The Best Medicine Keynote speaker will use humor to talk about stress, mental health

By Trista Crossley


If there’s a humorous way to tackle serious matters in agriculture, Mark Mayfield is on it.

Mayfield is scheduled to be a keynote presenter at the 2021 Tri-State Grain Growers Convention, Nov. 30-Dec. 3, at the Davenport Grand Hotel in Spokane, Wash. Growers can register for the convention at

Mayfield is known for his comedy, but the topic he’ll be addressing is anything but funny. It’s one few farmers like to talk about, but need to.

“It’s the unrecognized thing that we don’t talk about much, the difficulty that exists in agriculture, not just from an economic standpoint, but also from a mental health standpoint,” he explained. “It’s an issue I became interested in that combined two of my priorities. I’ve always talked about agricultural challenges, agricultural demands and agricultural changes, and now I’m combining that with stress management and mental health.”

Mental health is an important part of making an agricultural operation successful, Mayfield said. His presentation will talk about the significant challenges of agriculture in terms of growers’ involvement in government, civic responsibility and increased technology and mirroring it with the mental state that takes its toll on producers in this country.

“It’s a subject we’ve kicked under the rug and kicked down the road for a long time,” he added. “It’s a very serious, heavy subject, but it’ll be presented in a very lighthearted and humorous, yet still respectful, way. It will be fun. I’m too much of an idiot not to share some of my moments in life that make people laugh.”

Mayfield has been involved with agriculture his entire life. He was raised on a hog and cattle operation, served as national president of the FFA, taught high school agriculture and lobbied for agriculture in Washington, D.C. He’s a familiar face at the Tri-State Grain Growers Convention, having emceed in the past. He said as an emcee, his job is to add a little levity between serious topics rather than addressing those heavy topics himself.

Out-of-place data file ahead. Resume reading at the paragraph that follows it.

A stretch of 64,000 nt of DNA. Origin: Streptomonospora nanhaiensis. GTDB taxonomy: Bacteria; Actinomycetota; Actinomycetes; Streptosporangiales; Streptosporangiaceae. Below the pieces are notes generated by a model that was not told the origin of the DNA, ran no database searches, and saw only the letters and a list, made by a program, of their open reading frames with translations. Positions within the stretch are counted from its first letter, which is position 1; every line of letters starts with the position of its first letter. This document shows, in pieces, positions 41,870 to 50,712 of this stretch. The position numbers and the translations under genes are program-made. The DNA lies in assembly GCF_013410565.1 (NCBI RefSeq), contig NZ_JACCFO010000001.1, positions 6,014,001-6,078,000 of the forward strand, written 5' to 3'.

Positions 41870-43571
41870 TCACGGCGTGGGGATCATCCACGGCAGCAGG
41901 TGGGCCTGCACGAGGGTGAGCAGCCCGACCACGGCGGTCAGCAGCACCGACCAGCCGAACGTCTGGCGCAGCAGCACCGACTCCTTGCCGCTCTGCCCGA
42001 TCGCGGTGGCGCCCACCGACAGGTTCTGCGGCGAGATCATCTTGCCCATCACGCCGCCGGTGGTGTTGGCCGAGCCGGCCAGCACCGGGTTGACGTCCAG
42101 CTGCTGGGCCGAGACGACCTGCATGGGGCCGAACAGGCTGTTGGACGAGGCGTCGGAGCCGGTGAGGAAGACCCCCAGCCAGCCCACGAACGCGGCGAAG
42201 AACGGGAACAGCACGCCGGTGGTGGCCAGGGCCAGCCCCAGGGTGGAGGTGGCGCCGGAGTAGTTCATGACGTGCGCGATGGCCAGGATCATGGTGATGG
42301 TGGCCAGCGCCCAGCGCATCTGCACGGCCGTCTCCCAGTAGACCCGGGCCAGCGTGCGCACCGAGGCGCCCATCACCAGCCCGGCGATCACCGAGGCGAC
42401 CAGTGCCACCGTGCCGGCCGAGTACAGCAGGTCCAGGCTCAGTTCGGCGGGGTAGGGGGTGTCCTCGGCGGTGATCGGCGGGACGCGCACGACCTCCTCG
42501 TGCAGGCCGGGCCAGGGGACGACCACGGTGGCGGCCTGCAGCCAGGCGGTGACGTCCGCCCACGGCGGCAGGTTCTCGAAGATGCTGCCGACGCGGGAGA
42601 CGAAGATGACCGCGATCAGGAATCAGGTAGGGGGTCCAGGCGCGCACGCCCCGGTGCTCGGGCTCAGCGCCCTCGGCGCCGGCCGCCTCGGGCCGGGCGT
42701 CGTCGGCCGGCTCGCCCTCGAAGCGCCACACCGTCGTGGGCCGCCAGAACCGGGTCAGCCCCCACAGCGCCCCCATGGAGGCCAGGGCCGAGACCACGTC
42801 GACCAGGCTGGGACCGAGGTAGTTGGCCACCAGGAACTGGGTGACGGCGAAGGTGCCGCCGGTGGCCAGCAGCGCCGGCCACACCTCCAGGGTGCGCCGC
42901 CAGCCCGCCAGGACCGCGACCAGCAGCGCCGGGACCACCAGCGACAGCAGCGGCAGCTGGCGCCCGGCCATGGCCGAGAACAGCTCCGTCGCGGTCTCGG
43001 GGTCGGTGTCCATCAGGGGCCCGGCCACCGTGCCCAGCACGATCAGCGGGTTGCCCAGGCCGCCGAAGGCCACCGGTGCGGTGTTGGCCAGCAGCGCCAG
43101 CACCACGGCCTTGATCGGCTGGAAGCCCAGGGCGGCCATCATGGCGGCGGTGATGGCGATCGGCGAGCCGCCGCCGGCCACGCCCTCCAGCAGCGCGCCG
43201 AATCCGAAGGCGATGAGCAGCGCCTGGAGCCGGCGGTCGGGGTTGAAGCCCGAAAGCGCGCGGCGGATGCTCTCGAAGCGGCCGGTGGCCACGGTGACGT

“I could brush on that (heavy) content as an emcee. I could kind of suggest that this is something we need to do, but as a keynoter, I can get more into the subject matter. I can show that I’ve got more in my quiver than just one arrow,” he explained. “I like doing both. In most instances, I do both, but in this instance, just doing a keynote takes pressure off being emcee. I have more time. In addition to having fun, I can pass along some meat.”

Mayfield hopes growers will take away from his presentation the fact they need a financial, spiritual, emotional and technical team, and they need to lean on that team when times are tough. Today’s ag producers are much more than just farmers. They are animal scientists, geneticists, chemists, IT specialists, just to name a few, and they have to be more active in promoting agriculture than ever before. As Mayfield said, “there are some scary people out there who have no clue what agriculture is about and would just as soon go back to bucolic little 500-square-foot garden plots” that they think will feed the world.

“I’m excited about coming back,” he said. “I know these are extremely challenging times. One thing about agriculture, we are the most resilient group of people on the planet, and we will get through it. I’m not going to tell them anything they don’t know, but I’m going to remind them of some stuff they need to be reminded about. Even though I’m not a Washington wheat grower, I’m from Kansas. I’ve got a good handle on that. These are my folks.”